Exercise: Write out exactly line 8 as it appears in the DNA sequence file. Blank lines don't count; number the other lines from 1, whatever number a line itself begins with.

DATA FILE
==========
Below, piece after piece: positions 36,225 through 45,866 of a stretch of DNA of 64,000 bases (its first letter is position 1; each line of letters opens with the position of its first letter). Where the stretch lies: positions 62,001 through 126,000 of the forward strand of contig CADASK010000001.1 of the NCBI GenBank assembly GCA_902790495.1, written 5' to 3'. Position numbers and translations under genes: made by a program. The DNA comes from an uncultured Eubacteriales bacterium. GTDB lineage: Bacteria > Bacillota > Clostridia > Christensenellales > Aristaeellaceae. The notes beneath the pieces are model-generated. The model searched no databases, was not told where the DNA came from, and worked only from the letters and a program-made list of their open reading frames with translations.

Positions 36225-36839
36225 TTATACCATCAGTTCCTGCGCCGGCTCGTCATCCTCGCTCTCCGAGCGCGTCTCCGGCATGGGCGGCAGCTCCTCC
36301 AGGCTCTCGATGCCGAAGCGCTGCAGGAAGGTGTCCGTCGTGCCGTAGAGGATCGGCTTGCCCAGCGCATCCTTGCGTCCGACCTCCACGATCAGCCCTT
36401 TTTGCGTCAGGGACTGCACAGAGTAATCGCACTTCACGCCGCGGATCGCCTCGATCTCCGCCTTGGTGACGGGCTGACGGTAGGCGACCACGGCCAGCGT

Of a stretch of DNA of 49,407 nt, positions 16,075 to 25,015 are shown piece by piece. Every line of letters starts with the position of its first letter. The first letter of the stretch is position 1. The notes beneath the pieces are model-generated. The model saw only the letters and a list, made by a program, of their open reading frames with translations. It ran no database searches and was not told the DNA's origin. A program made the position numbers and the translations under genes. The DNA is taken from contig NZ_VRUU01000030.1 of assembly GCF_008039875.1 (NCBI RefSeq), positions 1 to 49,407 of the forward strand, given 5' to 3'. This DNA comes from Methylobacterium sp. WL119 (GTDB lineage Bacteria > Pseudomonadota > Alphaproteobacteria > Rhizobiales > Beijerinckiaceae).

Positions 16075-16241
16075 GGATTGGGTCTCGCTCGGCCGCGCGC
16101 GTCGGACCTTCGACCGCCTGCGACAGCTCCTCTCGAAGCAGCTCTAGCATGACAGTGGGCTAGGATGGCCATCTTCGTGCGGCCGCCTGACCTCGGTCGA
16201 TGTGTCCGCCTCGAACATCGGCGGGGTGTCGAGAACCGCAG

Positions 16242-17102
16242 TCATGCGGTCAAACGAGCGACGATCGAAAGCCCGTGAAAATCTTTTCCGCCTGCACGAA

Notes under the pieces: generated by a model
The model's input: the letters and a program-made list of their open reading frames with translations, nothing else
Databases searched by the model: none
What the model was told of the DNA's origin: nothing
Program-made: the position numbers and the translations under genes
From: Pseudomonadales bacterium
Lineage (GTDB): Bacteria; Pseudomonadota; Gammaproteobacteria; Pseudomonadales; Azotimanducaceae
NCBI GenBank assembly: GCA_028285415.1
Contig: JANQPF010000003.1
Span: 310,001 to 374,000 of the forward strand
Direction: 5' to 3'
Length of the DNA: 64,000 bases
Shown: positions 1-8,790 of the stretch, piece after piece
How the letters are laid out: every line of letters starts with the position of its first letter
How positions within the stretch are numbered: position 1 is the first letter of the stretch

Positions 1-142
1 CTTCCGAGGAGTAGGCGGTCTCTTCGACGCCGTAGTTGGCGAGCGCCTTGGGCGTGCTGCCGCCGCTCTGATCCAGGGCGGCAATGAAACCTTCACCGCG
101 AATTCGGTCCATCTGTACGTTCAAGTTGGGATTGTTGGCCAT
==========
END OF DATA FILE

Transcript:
16075 GGATTGGGTCTCGCTCGGCCGCGCGC